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Thursday, April 03, 2008

Son of Man

** Son of Man by Robert Silverberg. Science fiction.

I've been slowly collecting various science fiction classics I'd missed. Oddly, (to me, anyway) although I read almost nothing but sf/f and mysteries for at least two decades, I've never read a lot of the classics of the genre.

Son of Man was written in 1971. My copy was printed in 1977. If I'd read it then (I was 16), I'd probably have liked it, or at least thought I ought to like it.

Our hero, Clay (geddit?) is somehow transported to a distant future earth. Don't worry about why--nothing gets explained here. And there he meets a variety of forms of future humans, from the fairly recognizable Hanmer and the others like him, who are immortal and can change their gender at will to the creatures that do nothing but exist in the swamp.

And then there are some different zones on earth, like the slow zone, where everything happens very, very slowly, and the heavy zone, where everything's heavy, and the dark zone, and... well, you get the idea.

It was interesting in the beginning, when I thought it was going to be about Clay getting to know the one race of future humans and how the similarities and differences worked for and against them. When I thought there was going to be an actual plot. But as the book went on, and became just one description after another, I got more and more bored, to the point where this 212-page book took me three days to read. (I normally read a book a day, usually 300+ pages.)

Undoubtedly, there are vast philosophical truths to be gleaned from this, but I think it requires more drugs than I'm willing to take being willing to just sit and muse about the story's profundity, and every time I tried that, I fell asleep.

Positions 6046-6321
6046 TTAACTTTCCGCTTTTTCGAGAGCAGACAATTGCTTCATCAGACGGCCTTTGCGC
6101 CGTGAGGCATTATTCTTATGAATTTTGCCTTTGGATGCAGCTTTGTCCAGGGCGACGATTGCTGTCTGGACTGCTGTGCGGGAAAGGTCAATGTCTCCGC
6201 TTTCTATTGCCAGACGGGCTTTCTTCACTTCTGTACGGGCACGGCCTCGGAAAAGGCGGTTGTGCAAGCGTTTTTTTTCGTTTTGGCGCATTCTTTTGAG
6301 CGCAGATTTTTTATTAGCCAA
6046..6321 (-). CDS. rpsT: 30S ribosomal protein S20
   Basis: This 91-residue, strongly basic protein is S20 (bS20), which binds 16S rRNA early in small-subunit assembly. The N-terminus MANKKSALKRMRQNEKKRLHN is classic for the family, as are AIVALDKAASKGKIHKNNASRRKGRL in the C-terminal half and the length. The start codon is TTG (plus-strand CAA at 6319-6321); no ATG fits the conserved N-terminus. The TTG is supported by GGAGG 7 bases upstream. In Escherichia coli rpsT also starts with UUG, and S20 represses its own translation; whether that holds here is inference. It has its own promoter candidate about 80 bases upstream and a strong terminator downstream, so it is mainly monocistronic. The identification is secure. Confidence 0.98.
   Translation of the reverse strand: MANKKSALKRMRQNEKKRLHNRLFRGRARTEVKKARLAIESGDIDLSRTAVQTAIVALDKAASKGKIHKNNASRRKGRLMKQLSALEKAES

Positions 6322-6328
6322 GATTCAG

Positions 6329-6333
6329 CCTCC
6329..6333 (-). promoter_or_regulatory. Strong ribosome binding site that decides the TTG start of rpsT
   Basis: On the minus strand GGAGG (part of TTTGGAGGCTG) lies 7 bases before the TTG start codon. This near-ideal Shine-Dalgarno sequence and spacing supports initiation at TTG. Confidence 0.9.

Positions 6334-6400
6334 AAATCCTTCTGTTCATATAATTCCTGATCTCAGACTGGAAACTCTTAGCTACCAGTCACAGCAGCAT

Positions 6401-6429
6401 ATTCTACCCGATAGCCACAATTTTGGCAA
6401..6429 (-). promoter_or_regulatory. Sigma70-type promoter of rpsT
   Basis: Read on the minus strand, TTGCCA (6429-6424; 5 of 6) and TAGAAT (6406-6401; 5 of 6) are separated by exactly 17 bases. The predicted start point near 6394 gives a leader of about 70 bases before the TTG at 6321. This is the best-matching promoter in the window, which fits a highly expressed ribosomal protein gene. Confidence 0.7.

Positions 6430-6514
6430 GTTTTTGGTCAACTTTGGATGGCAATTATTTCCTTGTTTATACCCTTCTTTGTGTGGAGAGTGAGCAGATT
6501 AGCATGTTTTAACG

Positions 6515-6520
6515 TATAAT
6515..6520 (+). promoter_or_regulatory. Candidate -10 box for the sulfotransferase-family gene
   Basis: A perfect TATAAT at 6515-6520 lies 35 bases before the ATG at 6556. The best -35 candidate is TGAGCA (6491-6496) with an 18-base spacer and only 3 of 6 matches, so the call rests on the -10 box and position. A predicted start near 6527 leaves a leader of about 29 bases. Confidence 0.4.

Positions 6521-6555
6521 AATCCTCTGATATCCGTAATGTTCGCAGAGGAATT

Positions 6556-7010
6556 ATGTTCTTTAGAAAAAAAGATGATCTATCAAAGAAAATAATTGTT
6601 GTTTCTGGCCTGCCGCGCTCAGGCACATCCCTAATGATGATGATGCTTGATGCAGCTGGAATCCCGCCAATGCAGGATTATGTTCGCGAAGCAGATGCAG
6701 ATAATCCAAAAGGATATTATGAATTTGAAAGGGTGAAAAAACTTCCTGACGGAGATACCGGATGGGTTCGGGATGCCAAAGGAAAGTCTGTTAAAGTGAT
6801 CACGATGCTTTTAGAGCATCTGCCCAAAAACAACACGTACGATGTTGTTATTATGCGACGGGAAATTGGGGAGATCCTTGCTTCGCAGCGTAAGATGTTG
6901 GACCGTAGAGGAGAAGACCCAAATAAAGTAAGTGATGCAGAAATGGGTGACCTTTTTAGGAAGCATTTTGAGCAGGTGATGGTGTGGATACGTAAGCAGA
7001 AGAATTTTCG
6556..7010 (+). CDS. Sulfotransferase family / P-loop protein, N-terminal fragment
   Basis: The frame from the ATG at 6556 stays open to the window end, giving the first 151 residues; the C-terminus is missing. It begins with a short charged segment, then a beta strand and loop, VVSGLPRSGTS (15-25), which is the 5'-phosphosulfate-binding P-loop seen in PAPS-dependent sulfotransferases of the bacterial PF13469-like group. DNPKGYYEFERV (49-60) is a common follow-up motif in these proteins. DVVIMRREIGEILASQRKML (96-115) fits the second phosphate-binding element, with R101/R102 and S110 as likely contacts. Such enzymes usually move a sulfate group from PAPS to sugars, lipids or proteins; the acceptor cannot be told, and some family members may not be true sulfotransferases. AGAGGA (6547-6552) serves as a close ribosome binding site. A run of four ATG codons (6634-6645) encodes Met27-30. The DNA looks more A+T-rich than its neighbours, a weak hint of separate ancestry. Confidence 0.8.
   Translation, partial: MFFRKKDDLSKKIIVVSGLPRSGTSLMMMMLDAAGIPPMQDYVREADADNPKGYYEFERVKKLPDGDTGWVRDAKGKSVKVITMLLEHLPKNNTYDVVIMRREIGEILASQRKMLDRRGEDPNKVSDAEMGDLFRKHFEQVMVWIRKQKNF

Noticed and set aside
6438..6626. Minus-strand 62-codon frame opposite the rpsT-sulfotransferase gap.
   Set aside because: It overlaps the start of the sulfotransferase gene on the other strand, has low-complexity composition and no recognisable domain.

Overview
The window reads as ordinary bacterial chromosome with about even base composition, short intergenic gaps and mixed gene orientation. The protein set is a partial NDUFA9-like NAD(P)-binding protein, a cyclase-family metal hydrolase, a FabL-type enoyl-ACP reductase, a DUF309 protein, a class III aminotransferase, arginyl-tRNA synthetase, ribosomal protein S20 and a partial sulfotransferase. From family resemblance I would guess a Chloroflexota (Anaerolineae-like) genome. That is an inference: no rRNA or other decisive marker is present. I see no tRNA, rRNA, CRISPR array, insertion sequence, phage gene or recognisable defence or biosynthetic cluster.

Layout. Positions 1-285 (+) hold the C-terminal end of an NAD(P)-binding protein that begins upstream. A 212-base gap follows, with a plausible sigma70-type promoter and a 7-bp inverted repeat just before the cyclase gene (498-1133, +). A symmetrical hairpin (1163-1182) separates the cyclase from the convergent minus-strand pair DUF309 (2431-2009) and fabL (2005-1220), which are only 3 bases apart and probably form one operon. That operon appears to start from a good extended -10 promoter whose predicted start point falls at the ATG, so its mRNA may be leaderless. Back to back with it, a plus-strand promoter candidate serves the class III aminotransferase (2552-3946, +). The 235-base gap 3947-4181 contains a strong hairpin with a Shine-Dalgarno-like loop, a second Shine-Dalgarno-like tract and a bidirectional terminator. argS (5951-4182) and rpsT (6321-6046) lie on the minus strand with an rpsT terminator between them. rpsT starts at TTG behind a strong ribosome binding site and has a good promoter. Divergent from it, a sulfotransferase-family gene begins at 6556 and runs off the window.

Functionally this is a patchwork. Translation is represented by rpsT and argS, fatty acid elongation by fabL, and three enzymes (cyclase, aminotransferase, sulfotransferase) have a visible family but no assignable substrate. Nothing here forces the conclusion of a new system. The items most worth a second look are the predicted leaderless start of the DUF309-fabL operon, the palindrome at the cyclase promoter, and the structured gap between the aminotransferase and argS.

We never find out why or how Clay and all the various incarnations of the human race end up all in the same time, or what the point of those weird zones was. Even more annoying to me, half of the types of humans made no sense whatsoever. Some did--the ones that evolved to be mostly thought, or to be peaceful, but some were definitely not viable life forms, much less something humans would evolve into, either deliberately or accidentally as a result of some trend or event.

I'm sure it's a very good book, but it's not remotely my kind of book anymore, though it might have been when I was a teenager.

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Silverberg's most famous for, as shown by his website/fansite, the Majipoor series. I've read the first three books, and enjoyed them, but that was when I was younger, too.

Some of my sf/f heresies include having read mostly licensed-universe (Star Wars/Trek) novels, but my favorite authors in the field worked a fair amount of short fiction -- Zelazny, Bradbury, Dick. Sometimes I get hung up on the classic view of the future (2055 viewed from circa 1955), which like all predictions, is hit-and-miss -- lots of things we take for granted were inconceivable then, yet some of the forseen commonplace (personal aircraft, for one) have yet to materialize. Honestly, I think that 2008 has more in common with 1958 than 1958 has with 1908.
I know you didn't like it but your review has piqued my interest. I think I'll see if my library has a copy. :)
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